Brian O'Connor

What about cover crops? One of the things that we notice every year, we do a big survey that looks at no-till practices and nationally something like 3% of farmers have adopted cover crops, but within the no-till community specifically, adoption rates are as high as 80%. Are you guys looking at possibly teasing that data out as well? I imagine that would be something that would be very easily sensible.

Rod Rejesus

So we actually looked at that as a separate right hand side variable, but we couldn't. Cover crops by itself, there's no effect right now. And so that's why we didn't include it in this paper, but my hypothesis, as you said, it's just too low in general. Our analysis from Optus says it's around 3.9%. My thinking, it's just too low at the county level that it's still not being capitalized into that land value. That's why we're finding statistically insignificant effects.

Brian O'Connor

Yeah.

Rod Rejesus

Now I like what you said though, about no-till and cover crops as complimentary practices together. And that may be an interesting thing to look at. So rather than no-till itself, we could look at the county level, some interaction between no-till and cover crops and see if adopt no-till effect will increase together with cover crop. We didn't look at that, but that may be something to think about. I'll write that down.

Brian O'Connor

One of the things that farmers worry about when they adopt no-till is stratification and that's you're mixing the soil up less because you're not tilling. So your nutrients tend to congregate in the top inches. And one of the most effective ways that farmers have found is to use taproot crops like radishes or turnips, Daikon is really popular to dig roots into the soil deeper to till without killing, essentially. Use plants to move soil around instead of heavy equipment.

Rod Rejesus

So that's something to investigate in the future, I think.

Brian O'Connor

Well I'm glad I could be of help.

Rod Rejesus

Yeah, no, no. That's why I do all these things. I could learn from you too.

Brian O'Connor

Okay. So are there any other avenues related to no-till that you still want to explore beyond land values? Is there a way of looking at, we have a huge, outstanding debate over just that. The carbon markets and people saying, oh, this is just greenwashing. Is there anything, any way that we can use the database that you looked at to determine how much carbon is being stored or anything like that?

Rod Rejesus

Good point, and we're looking at that, the key there is the data on the carbon.

Brian O'Connor

Got it.

Rod Rejesus

So essentially what you want instead of land values as the outcome, you want carbon as the outcome, and then at least at the county level, you want carbon [inaudible 00:27:58] whatever, some carbon measure in the soil and then some no-till or cover crop adoption on the right hand side to relate both of these things. And the carbon is the hard data to gain. There's lots of data Sergo from USDA and all that stuff. The problem there is it's static. Doesn't change over time. So I think we're trying to explore one data set that has variation over time. And just to see the same idea here, we will merge that carbon data with no-till adoption data and see whether there is some relationship. Of course, controlling for other factors as well. So that's in our docket, we haven't looked at that as of yet, but that's in our things to do list that we're interested in exploring.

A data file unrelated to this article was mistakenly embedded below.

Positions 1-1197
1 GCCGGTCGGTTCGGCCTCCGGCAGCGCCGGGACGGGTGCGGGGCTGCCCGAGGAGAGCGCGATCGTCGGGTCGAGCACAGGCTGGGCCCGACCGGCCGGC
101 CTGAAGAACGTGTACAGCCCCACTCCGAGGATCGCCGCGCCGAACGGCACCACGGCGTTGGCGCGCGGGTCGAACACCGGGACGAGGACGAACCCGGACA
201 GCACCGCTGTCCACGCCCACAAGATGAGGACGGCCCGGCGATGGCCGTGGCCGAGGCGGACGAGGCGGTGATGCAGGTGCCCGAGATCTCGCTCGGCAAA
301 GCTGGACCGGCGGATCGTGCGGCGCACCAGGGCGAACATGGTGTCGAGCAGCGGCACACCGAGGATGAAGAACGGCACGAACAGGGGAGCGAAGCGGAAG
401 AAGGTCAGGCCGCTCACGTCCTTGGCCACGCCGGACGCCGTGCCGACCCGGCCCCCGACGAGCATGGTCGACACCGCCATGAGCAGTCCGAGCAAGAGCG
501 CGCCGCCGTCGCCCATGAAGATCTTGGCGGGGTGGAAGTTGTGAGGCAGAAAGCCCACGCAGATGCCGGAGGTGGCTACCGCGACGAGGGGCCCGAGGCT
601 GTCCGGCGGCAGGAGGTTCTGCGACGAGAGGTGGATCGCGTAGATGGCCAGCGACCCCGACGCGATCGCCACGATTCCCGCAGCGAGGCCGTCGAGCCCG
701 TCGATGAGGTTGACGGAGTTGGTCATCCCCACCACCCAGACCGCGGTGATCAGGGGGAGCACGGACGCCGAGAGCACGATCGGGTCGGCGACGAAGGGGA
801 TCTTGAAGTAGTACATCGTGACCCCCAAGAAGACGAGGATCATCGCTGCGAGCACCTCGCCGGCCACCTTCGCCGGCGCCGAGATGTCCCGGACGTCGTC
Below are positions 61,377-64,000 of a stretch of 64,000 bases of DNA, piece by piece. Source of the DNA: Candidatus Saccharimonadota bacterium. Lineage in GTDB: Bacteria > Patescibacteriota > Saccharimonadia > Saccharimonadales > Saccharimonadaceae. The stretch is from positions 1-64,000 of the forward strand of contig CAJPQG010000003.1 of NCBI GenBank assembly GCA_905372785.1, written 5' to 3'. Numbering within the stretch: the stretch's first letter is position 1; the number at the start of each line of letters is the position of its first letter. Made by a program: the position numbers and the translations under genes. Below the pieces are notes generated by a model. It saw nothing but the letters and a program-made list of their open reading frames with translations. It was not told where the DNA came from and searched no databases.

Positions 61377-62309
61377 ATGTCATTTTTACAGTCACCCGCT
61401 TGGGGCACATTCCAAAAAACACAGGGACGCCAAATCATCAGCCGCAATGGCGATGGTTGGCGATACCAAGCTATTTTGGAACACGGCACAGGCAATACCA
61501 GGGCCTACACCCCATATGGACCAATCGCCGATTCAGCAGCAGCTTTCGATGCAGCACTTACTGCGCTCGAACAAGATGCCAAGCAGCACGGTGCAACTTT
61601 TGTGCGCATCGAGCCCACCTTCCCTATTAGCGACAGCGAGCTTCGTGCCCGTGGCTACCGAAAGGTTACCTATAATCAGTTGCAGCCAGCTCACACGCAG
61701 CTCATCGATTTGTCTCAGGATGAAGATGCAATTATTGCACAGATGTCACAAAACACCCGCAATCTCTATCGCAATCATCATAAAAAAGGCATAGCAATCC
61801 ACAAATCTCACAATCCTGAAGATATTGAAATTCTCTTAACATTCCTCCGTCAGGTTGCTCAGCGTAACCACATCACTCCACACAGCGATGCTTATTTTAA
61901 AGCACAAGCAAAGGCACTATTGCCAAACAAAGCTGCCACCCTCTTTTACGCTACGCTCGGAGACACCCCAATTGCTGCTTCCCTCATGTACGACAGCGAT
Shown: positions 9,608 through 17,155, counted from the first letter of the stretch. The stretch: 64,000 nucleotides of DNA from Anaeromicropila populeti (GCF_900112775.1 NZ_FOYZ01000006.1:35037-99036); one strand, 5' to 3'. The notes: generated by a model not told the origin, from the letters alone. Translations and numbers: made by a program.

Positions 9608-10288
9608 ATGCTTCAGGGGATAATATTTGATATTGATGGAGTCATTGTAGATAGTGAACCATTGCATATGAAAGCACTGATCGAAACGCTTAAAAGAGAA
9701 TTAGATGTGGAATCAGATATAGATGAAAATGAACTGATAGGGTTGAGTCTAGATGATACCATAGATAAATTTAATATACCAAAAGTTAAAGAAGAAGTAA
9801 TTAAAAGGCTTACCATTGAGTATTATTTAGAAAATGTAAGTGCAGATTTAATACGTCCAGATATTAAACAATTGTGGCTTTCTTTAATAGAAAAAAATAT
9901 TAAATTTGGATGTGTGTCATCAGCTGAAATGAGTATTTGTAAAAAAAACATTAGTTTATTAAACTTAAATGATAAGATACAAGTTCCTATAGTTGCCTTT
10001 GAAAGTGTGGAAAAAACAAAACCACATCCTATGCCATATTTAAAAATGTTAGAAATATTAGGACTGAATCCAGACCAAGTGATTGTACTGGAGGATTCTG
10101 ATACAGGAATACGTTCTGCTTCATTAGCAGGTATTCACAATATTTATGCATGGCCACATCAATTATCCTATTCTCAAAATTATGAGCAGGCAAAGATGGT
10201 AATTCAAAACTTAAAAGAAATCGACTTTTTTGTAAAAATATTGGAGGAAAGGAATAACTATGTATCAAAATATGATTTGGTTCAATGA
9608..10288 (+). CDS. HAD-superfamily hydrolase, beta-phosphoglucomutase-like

And then I'm also working with some agronomists here at NC State looking at exact same thing, but at a smaller scale. So they have field trial data, randomized block design for different treatments of combinations of no-till and cover crops. So no-till with cover crops and different kinds of cover crop and so forth. But my collaborator is actually measuring the emissions.

Brian O'Connor

Oh. Wow.

Rod Rejesus

Per se, some machine or whatever. So that's another potential area we want to look at. The beauty about the county level is perhaps it's representative of farmer behavior. This is more field trial data, but we could get to that at some point.

Brian O'Connor

One of the things I've heard floated is an ecosystem services model for reimbursement. Do you think this work is going to go towards supporting that? Instead farmers who adopt no-till will just be paid a lump sum regardless of how much carbon that they store, just because we know these [inaudible 00:30:13]

Rod Rejesus

It could, I don't know, I don't know the answer to that. It could be, there's still lots of debate right now on how do you structure that market so there's always this monitoring and validation question, and it's always this concern about, well, are they really sequestering carbon? It may be just a transfer to farmers rather than getting the environmental benefits. So I think there still needs to be a lot of work to look at that. And also, just talking to a lot of my agronomist friends, they're just saying, well, it's different types of soils will have different kinds of rates of carbon sequestration. And should we go that deep? Or should we just be a lump sum? But again, I think the evidence base is not yet there for a lump sum type of payment because there's still debate whether or not no-till say in the Southeastern states sequester carbon the same way as no-till in the Midwest states.